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1 Local Warehouse Humor- Narrative

How Not to Read: Harnessing the Power of a Literature-Free Life

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How Not to Read: Harnessing the Power of a Literature-Free Life Cover

ISBN13: 9780399537615
ISBN10: 0399537619
Condition: Standard
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Synopses & Reviews

Publisher Comments:

Don't want to slog through lengthy old books like A Tale of Two Cities or The Giving Tree? Sick of being judged by your avid-reader "friends" who talk about books you've never heard of? Want to sound smarter without the strain of actually bettering yourself? Never fear. In How Not to Read, you'll find techniques to fake your way through literature so you never have to read another book — ever!

Inside, you'll find:

  • Tips for getting through anything you have to read by reading faster:
  • Just read every third word. (One Hundred Years of Solitude becomes "Many as the Colonel was, that when him ice." Wow! It's like a Gertrude Stein poem only more comprehensible!)

  • Entire genres summed up in a single page:
  • Historical fiction becomes "Guess who else had sex: Hitler!"

  • Literary insults to make yourself seem smarter:
  • "The only thing sadder than you is a Joycean epiphany!" "You're as weak as a passive sentence written in negative form. And probably not considered by anyone to be worth more than an adverb."

It's time to stop fearing those people who keep bringing up Ayn Rand. How Not to Read is here to liberate the world from ever needing to read a book again.

Review:

"Comedian and Brooklyn bookseller Wilbur gained some attention when he created BetterBookTitles.com, presenting a sort of Wacky Packages approach to novels, all cleverly retitled to succinctly sum up the contents of each book with 'fake, more accurate covers.' Thus, Ian McEwan's Atonement was retitled Kids Say the Darndest Things, and Margaret Atwood's The Handmaid's Tale became Sarah Palin's America. The witty concept successfully continues here in a 32-page section of book jacket redesigns, the centerpiece of this literature lampoon. Wilbur, who views books as 'lengthy one-way conversations,' claims no one has time to read anymore ('I didn't even take the time to profred this bokk'), so he offers tips on looking smarter while faking it: never reread, and buy used books because 'someone already did the work of bending the spines and underlining smart quotes.' Listing activities that have distracted people from reading ('Meeting up for drinks at Applebee's'), he examines banned books ('The Da Vinci Code: Banned for being a really poorly written book'), bestsellers, blurbs, book clubs, censorship, children's books, classics, literary terms, poetry, screenplay adaptations, misleading titles ('John Updike's Rabbit books are not about rabbits'), and graphic novels: 'American Splendor: A long reminder to never move to Cleveland.' (Sept. 14)" Publishers Weekly Copyright PWxyz, LLC. All rights reserved.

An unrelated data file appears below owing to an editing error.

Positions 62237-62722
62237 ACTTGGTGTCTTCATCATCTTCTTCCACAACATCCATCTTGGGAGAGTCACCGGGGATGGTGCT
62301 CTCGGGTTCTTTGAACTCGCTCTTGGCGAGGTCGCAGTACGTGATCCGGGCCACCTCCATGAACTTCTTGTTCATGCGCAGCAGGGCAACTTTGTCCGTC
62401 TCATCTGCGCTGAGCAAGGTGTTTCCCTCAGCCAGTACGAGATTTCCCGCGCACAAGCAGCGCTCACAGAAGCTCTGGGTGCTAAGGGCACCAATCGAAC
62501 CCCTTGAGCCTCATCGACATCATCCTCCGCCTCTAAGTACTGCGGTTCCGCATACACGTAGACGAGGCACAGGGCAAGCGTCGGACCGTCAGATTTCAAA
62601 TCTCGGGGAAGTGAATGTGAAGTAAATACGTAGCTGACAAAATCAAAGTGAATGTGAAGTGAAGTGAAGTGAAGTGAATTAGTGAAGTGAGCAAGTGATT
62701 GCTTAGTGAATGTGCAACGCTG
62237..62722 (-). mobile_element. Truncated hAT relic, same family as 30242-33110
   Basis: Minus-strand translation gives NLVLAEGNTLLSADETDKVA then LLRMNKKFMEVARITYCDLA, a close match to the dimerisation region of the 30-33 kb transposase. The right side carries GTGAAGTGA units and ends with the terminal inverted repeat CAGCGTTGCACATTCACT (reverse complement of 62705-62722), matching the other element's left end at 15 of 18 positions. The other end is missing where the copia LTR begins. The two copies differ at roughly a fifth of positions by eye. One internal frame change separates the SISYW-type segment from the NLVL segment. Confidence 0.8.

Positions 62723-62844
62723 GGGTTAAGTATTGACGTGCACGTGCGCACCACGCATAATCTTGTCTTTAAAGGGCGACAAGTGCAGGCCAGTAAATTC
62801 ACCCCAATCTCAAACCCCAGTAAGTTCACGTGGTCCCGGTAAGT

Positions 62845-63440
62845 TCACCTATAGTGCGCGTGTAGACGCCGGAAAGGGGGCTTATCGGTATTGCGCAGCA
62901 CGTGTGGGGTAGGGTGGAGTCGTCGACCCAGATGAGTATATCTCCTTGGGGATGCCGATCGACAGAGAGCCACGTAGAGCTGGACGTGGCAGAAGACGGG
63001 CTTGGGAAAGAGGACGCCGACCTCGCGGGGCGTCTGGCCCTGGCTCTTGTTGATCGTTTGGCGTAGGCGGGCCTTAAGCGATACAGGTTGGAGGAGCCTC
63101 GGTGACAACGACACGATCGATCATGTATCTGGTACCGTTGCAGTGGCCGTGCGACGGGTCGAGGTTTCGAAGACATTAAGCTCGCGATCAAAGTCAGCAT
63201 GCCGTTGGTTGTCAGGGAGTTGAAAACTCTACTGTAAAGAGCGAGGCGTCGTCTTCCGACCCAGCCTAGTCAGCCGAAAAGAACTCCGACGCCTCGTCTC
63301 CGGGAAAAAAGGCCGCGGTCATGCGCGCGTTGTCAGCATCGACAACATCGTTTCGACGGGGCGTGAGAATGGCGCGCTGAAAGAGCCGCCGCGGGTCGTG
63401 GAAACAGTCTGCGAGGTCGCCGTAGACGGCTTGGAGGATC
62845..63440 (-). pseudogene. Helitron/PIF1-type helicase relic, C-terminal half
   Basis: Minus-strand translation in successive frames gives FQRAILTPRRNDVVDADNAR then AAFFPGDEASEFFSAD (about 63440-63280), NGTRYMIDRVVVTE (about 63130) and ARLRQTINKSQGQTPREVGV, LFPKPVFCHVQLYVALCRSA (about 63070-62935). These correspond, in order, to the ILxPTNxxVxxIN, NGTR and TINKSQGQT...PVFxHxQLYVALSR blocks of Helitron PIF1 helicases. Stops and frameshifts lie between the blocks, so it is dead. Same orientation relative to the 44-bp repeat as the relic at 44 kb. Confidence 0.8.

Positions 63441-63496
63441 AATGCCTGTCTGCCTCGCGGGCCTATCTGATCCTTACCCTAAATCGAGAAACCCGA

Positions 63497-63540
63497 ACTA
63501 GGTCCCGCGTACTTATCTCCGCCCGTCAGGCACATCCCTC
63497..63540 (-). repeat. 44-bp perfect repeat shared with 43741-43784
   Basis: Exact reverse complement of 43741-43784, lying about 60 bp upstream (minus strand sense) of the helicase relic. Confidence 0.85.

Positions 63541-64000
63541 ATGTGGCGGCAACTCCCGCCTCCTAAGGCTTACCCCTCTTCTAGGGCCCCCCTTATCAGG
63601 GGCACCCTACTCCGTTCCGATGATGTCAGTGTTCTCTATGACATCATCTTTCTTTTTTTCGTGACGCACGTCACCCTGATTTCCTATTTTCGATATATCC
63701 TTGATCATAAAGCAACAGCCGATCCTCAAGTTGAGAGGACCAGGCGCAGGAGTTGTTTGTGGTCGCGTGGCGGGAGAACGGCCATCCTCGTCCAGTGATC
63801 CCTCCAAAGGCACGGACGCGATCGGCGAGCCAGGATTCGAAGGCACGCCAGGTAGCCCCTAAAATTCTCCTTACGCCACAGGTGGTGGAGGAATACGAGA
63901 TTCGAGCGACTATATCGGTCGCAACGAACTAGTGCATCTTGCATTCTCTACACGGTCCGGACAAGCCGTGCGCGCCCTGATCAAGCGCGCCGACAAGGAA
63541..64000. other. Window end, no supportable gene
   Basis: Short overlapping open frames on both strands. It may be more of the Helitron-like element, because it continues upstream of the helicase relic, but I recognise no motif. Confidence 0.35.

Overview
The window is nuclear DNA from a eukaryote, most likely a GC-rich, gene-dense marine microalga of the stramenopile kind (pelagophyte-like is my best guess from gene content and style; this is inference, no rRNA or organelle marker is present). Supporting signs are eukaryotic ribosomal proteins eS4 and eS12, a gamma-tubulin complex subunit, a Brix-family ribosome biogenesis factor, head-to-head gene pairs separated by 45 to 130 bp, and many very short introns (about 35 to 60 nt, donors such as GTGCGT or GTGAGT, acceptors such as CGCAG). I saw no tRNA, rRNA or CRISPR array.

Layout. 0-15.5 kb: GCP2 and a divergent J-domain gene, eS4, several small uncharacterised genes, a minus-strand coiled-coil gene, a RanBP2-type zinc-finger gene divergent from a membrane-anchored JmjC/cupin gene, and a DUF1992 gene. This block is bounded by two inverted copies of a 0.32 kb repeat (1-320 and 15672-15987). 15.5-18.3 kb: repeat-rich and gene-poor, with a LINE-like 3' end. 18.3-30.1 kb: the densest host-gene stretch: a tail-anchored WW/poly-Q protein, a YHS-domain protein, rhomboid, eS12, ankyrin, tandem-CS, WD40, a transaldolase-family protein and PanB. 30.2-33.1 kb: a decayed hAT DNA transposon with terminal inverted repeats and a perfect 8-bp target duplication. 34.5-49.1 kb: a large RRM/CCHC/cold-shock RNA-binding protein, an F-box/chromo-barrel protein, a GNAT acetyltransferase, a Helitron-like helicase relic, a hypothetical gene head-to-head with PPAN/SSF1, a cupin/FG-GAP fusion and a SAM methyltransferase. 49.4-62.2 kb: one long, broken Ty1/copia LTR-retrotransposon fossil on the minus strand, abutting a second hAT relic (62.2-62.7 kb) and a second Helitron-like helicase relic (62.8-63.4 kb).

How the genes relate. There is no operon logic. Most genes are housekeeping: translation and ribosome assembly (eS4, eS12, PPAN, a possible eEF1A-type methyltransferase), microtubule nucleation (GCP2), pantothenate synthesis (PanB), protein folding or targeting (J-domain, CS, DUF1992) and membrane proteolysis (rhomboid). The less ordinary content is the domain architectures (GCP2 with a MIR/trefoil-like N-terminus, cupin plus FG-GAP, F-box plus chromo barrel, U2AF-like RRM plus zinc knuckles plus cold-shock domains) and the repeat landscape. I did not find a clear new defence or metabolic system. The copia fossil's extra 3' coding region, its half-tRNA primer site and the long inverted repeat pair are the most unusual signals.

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Average customer rating based on 1 comment:

Wild Waves, September 6, 2012 (view all comments by Wild Waves)
I didn't read the Synopses & Reviews
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(1 of 2 readers found this comment helpful)

Product Details

ISBN:
9780399537615
Author:
Wilbur, Dan
Publisher:
Perigee Books
Subject:
Parodies
Subject:
HUMOR / Parodies
Edition Description:
Trade Paper
Publication Date:
20120931
Binding:
TRADE PAPER
Grade Level:
from 12
Language:
English
Illustrations:
+ 32-page color insert
Pages:
176
Dimensions:
7.5 x 7 x 11 in 5.8 lb
Age Level:
from 18

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Related Subjects

Arts and Entertainment » Humor » General
Arts and Entertainment » Humor » Narrative
Arts and Entertainment » Humor » Parodies
Humanities » Literary Criticism » General

How Not to Read: Harnessing the Power of a Literature-Free Life Used Trade Paper
0 stars - 0 reviews
$10.95 In Stock
Product details 176 pages Perigee Books - English 9780399537615 Reviews:
"Publishers Weekly Review" by , "Comedian and Brooklyn bookseller Wilbur gained some attention when he created BetterBookTitles.com, presenting a sort of Wacky Packages approach to novels, all cleverly retitled to succinctly sum up the contents of each book with 'fake, more accurate covers.' Thus, Ian McEwan's Atonement was retitled Kids Say the Darndest Things, and Margaret Atwood's The Handmaid's Tale became Sarah Palin's America. The witty concept successfully continues here in a 32-page section of book jacket redesigns, the centerpiece of this literature lampoon. Wilbur, who views books as 'lengthy one-way conversations,' claims no one has time to read anymore ('I didn't even take the time to profred this bokk'), so he offers tips on looking smarter while faking it: never reread, and buy used books because 'someone already did the work of bending the spines and underlining smart quotes.' Listing activities that have distracted people from reading ('Meeting up for drinks at Applebee's'), he examines banned books ('The Da Vinci Code: Banned for being a really poorly written book'), bestsellers, blurbs, book clubs, censorship, children's books, classics, literary terms, poetry, screenplay adaptations, misleading titles ('John Updike's Rabbit books are not about rabbits'), and graphic novels: 'American Splendor: A long reminder to never move to Cleveland.' (Sept. 14)" Publishers Weekly Copyright PWxyz, LLC. All rights reserved.
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